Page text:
The elites argue that the party doesn't have time to debate getting big money out of politics or a living $15-an-hour wage for families that can barely feed their kids or universal college education -- because it needs to unite to defeat Trump. But given its lame efforts so far ("Dangerous Donald"? That's the best you've got?), I think the people will do better rising up and defeating Trump on our own, without help from Wasserman Schultz or a party platform drafted by lobbyists.

3) I won't belabor this point because it's an evergreen theme here at Attytood, but the Democratic Party leadership is far too beholden to Wall Street and other corporate interests to do the real hard work of helping America's middle class back on its feet. Exhibit A, unfortunately, is the all-but-presumptive nominee, Hillary Clinton, whose paid speeches to powerful corporate clients like Goldman Sachs -- part of a broader tangled web of paid speeches, her husband's consulting work, donors to the Clinton Foundation and players with major issues before the United States government -- show why she is a regrettable option for stopping Trump's neofascism and salvaging American democracy.

I will point to a piece that Zaid Jilani and Lee Fang published last week in The Intercept that looked at the Pennsylvania Democrats (or nominal Democrats) running the Host Committe for the DNC at the Wells Fargo Center. It runs down a tangle of corporate ties and divided loyalties, including Comcast honcho David L. Cohen, DNC Host finance chair Dan Hilferty from Independence Blue Cross who lobbied against Obamacare, and Ed Rendell's work for frackers and groups seeking to balance the budget on the backs of Social Security recipients.

When Bernie Sanders calls for a political revolution in this country, the Host Committee of the DNC is exactly NOT what he's talking about.

4) Today's Democratic Party is way too corrupt to be a real agent of progressive change. Maybe I'm biased on this front, writing this from my office in the heart of Philadelphia, where a sitting U.S. congressman is on trial on federal corruption charges, a slew of state lawmakers were caught on tape taking cash and gifts from a lobbyist, a state senator was just indicted on corruption charges, and the state treasurer and Rendell's former chief of staff got caught breaking the law and ended up wearing a wire for the FBI, and...do you really need to hear more?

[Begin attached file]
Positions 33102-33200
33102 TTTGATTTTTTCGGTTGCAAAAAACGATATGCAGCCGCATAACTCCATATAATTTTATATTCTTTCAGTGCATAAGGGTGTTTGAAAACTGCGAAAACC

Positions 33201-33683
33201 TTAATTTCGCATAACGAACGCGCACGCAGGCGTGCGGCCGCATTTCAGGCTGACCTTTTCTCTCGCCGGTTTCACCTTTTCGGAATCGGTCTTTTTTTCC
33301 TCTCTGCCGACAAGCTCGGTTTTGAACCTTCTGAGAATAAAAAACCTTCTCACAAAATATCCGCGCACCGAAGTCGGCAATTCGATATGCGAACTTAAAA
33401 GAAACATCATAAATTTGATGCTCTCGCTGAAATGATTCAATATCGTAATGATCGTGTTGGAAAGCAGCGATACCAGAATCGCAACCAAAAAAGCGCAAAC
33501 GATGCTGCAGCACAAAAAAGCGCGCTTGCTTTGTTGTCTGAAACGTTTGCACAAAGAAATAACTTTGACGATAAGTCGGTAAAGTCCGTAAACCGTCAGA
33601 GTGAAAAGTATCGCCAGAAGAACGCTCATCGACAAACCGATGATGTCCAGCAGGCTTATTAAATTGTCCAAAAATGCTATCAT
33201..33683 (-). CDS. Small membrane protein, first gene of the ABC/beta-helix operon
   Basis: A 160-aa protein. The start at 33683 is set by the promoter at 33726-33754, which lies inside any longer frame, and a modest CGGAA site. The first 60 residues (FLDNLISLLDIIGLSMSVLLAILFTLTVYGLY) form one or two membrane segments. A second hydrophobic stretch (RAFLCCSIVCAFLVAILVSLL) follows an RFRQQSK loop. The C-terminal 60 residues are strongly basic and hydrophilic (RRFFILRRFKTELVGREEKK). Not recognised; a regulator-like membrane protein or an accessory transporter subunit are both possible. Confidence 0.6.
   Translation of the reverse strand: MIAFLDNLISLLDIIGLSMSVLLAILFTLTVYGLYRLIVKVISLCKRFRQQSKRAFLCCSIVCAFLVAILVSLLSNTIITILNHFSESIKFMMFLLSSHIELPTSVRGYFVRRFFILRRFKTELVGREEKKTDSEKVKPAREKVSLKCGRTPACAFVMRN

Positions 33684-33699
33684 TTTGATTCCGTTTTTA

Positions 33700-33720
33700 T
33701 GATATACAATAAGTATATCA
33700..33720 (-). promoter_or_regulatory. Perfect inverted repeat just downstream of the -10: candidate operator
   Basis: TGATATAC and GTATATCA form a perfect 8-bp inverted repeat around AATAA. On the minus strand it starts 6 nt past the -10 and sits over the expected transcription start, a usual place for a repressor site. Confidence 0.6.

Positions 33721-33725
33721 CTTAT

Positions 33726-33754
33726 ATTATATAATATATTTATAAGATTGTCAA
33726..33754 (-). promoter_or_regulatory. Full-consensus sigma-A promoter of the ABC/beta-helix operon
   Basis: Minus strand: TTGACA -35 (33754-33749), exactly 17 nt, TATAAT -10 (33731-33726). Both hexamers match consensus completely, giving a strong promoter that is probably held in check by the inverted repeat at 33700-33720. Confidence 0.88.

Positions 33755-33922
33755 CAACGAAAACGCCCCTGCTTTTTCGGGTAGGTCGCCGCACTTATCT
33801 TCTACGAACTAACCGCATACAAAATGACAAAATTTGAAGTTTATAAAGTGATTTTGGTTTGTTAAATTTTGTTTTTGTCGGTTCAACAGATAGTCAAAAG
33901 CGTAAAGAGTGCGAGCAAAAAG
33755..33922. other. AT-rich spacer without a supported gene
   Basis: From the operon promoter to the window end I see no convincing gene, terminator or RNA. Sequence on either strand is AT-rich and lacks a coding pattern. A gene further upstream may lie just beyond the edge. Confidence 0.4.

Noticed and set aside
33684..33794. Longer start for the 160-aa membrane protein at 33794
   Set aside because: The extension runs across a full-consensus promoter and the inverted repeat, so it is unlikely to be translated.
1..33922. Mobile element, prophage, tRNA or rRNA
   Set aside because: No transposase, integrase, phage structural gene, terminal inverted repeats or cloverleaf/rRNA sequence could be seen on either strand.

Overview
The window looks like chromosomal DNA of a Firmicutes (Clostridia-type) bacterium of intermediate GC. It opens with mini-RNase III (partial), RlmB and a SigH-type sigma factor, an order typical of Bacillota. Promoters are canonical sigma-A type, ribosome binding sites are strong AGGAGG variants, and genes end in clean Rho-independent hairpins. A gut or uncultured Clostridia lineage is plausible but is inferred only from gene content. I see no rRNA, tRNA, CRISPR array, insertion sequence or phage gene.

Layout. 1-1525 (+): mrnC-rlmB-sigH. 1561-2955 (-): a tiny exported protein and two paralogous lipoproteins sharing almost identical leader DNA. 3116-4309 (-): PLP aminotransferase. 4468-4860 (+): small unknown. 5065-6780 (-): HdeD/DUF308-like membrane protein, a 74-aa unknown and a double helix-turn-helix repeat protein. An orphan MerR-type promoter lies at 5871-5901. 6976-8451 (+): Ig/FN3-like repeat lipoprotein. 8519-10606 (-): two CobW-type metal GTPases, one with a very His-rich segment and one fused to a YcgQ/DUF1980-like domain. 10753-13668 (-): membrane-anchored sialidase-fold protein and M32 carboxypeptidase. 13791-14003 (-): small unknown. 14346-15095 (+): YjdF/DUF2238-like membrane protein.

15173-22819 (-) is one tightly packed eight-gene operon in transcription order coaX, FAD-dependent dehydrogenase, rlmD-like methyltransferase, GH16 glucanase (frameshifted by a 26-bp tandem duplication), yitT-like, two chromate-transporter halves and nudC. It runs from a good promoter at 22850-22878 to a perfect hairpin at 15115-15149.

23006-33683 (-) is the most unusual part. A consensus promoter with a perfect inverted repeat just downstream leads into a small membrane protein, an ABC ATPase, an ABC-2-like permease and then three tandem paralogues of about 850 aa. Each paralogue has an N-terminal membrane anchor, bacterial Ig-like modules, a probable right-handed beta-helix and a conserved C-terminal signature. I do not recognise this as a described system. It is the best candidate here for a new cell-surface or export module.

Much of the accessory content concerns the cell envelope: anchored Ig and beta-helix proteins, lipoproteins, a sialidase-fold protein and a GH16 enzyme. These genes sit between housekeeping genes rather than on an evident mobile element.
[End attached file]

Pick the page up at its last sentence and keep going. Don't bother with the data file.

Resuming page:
I didn't even mention the city streets commissioner punching a guy out. And this is the city that Democrats want to showcase to rest of America? Look, if political purity were a soccer match, the Democrats and Republicans have been locked in a scoreless draw for decades. But, as noted here recently, even tolerating corruption is antithetical to everything that liberals are supposed to stand for. The excuses that I've heard for corrupt behavior in recent months....well, let's just say that didn't keep me and my Democratic voter card away from the matchbook.

With Trump seizing control of the GOP, much of the political world is focused on the looming implosion of the Republican Party. This is indeed happening -- but the delusional Democratic elites seem to be living in their own house of glass here. Far be it from me -- an ex-member after only 54 days in the party -- to tell Wasserman Schultz and her cohorts what they can do to get this fragile house back in order.

But as a concerned citizen and a progressive independent voter, I'd love to see an open convention and an honest debate about the future of the Democratic Party here in Philadelphia. I have little doubt that a fair and transparent confab, guided by rank-and-file progressives and not by lobbyists, would cast the money changers from the temple and embrace policies -- like health care and college opportunity for all -- that are favored by the majority of American voters.

I'm not optimistic that will happen, not in the least. So, TTFN, Democratic Party...ta-ta for now. Don't worry, thanks to Pennsylvania's closed-primary rule, I have little doubt that I'll be back again in April 2020...to vote for an honest progressive alternative to President Clinton.